Oh, shoots! - The Honest Truth By Ajit Dayal

Oh, shoots!

11 DECEMBER 2015

Generally, the phrase 'oh, shoots!' is used when one forgets something as in "Oh, shoots! I left my wallet at home."

But in economic and stock market parlance, the phrase "oh, shoots!" can have a whole different meaning.
It can be a prayer.
It can be a hope.
It can be the sighting of a miracle.

In March, 2009 - six months after the exposure of the Great Financial Theft which saw the eventual bankruptcy of thousands of individuals and the eventual use of tax payer money to rescue the jobs and lives of millions of people employed in the financial services industry - the global stock markets reacted wildly to the news that the first signs of economic recovery were visible.
The citing of "green shoots" gave that imagery of a few blades of grass piercing through a grey cold winter.
Since anticipating the future is the job of the stock market, share prices globally went into gallop mode.

Not that the green shoots really materialised as rapidly, as widely, or as freely as people expected.

Seven years after the mess caused by excessive leverage in the system and the deceitful acts of the financial firms, the world economy is far from any sort of meadowland imagery.
At best, to take a Walt Whitman title, there may be a few 'Leaves of Grass'.
This, after governments from China, Japan, Europe, and the US have taken on over USD 12 trillion in debt....and are still happy to keep borrowing to spend their way out of an economic slump.
Leverage from the private sector has been replaced by leverage from the public / government sector.

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India: a shooting star?
In the Indian context, the green shoots have a rather interesting connotation.
The real kicker for the Indian stock markets was not March, 2009 but May, 2009.
The first trading day after the then general elections won by UPA-2, the stock markets zoomed by +17.2% and had to be halted 3 times as it hit circuit breakers. The total time that the stock markets actually traded was some 72 seconds.

But all that euphoria over the victory of UPA-2 faded away.
Caught in a range of scandals from Adarsh to spectrum to coal to gas to iron ore, the UPA-2 was seen as inept and corrupt. Prime Minister Manmohan Singh continued to present himself as a man of high integrity but was increasingly seen as incompetent and unable to run a government. High oil prices globally and food inflation eroded wealth and confidence. Proclamations by then Finance Minister Pranab Mukherjee in February 2012 on retrospective taxation of foreign investors did not help. Ben Bernanke's tapering tantrums by May 2013 suggesting that the US Federal Reserve will raise interest were the nail in the coffin for a stock market that was driven largely by hope of earnings. Between 2009 and 2013, inflation was higher than the rate of growth in earnings for companies comprising the BSE-30 Index.

Rising India: The Modi Wave
The fever of another election saw the stock market sprinting between September 2013 (when Narendra Modi was nominated as the BJP's Prime Ministerial candidate) and May, 2014 when the Congress was thankfully wiped out and the BJP was elected (Graph 1).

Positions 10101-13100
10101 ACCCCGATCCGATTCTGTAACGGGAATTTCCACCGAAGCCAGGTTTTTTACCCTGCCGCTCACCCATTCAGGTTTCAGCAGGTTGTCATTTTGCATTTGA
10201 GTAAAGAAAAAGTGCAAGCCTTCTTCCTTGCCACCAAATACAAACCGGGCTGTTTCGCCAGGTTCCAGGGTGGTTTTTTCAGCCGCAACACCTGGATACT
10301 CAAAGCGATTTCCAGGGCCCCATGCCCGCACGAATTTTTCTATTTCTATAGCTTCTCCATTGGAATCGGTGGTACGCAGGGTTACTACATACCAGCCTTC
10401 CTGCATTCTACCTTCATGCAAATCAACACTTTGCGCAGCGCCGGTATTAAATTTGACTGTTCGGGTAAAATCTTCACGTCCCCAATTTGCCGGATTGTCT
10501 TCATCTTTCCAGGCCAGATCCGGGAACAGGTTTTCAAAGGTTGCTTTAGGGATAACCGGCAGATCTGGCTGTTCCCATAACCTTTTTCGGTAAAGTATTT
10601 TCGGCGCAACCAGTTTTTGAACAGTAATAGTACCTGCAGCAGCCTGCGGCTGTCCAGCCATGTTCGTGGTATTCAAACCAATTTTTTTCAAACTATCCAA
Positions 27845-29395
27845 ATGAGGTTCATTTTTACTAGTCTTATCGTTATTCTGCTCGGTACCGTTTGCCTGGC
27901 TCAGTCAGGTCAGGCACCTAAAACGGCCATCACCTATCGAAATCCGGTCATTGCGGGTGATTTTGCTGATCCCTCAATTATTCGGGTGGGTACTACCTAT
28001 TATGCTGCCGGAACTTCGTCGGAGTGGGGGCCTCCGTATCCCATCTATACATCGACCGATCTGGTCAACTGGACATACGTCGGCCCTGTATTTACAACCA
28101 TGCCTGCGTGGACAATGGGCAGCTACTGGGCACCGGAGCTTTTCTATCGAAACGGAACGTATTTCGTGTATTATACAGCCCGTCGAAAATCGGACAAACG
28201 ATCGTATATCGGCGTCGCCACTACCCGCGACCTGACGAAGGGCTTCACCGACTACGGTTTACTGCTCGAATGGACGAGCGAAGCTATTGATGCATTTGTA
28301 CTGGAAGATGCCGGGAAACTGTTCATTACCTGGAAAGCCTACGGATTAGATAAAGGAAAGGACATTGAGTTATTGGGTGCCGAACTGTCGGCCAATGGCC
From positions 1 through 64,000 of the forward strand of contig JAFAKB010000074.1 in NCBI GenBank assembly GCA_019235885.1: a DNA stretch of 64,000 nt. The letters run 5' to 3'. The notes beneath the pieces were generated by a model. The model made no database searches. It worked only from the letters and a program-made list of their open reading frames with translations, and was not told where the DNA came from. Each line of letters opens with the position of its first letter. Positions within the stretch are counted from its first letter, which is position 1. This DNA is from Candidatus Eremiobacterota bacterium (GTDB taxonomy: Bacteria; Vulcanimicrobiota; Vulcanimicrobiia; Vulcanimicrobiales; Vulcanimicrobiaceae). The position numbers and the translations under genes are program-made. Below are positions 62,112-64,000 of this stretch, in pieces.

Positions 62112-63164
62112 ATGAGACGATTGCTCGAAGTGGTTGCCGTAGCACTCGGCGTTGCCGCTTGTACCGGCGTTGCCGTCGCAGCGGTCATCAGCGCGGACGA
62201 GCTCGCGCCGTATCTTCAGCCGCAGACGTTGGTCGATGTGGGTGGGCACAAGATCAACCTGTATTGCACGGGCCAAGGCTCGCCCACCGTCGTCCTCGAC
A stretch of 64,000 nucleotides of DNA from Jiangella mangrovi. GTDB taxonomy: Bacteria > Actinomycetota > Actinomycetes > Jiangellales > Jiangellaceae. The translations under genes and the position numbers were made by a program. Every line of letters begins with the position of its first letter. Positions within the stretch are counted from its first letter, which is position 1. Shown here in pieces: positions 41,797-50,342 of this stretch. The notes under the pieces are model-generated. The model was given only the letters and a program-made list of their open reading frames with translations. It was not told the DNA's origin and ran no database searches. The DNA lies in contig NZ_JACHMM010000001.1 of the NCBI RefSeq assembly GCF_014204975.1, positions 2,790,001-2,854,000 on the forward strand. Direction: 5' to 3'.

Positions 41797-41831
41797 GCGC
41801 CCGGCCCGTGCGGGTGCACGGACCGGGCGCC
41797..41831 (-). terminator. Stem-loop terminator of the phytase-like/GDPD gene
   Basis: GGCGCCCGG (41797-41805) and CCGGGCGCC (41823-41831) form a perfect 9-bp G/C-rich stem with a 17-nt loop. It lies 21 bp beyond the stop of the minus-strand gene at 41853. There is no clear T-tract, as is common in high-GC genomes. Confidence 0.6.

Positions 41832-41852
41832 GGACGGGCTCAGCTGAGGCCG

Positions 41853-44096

The BSE-30 Index (green line) moved into overdrive and broke away from the MSCI Emerging Market Index (red line) to catch up with the MSCI All Country World Index (blue line), which is largely influenced by stock price movements in countries/regions like USA, Europe, and Japan.

Graph 1: India moved to take off mode in September, 2013 - now reversing?

But that hopeful run-up in the BSE-30 Index has started reversing.
Promises of acche din encouraged leading bulls to ramp up their earnings estimates for a Resurgent India.

Alas, so far, the only successful outcome of the 'Make in India' effort is the fictitious story of how companies will perform so much better under the Modi regime!
That is not to say, they will not do better in the future: they may do every well.
But companies were supposed to do well by December 2014...so far, nothing.

The Great Luck for India has been the lower oil prices which has saved some USD 60 billion every year in foreign exchange and - by virtue of lower oil subsidies - allowed the government to come close to reaching a budget deficit target of 3.8% of GDP.

While oil may remain low in 2016 and save India again, in comparison to the benefits this year, there may be no "extra" benefit. So, while the government may still be blessed with a lower oil import bill and lower subsidies for oil in the next year, it will need to do something else to boost the economy - and its fiscal situation. The 'base effect' factor will kick in: what was good for us in 2015 compared to the 'old base year' 2014 will look the same in 2016 when compared to the new 'base year' of 2015. No 'rate of change' benefit for 2016 when compared to 2015.

Fear the Forecasters!
Now that the Samvat 2072 exuberance of a better future is forgotten - though made less than a month ago - the dawn of a new calendar year has started the re-run of the soothsayers looking at the outlook for the year 2016.
And the discussion seems to be hovering around the sighting of the fabled green shoots.

So, as we roll into 2016 over the next few days, my only warning to you is not to get caught in fables and myths. Research analysts and fund managers are paid to spin stories. The more animals they bring to the slaughtering house, the fatter is their belly: whether they are vegetarian or non-vegetarian does not matter! The Alpha Males at the financial firms - and the battery of lawyers that protect them - know the simple rule: You Eat What You Kill.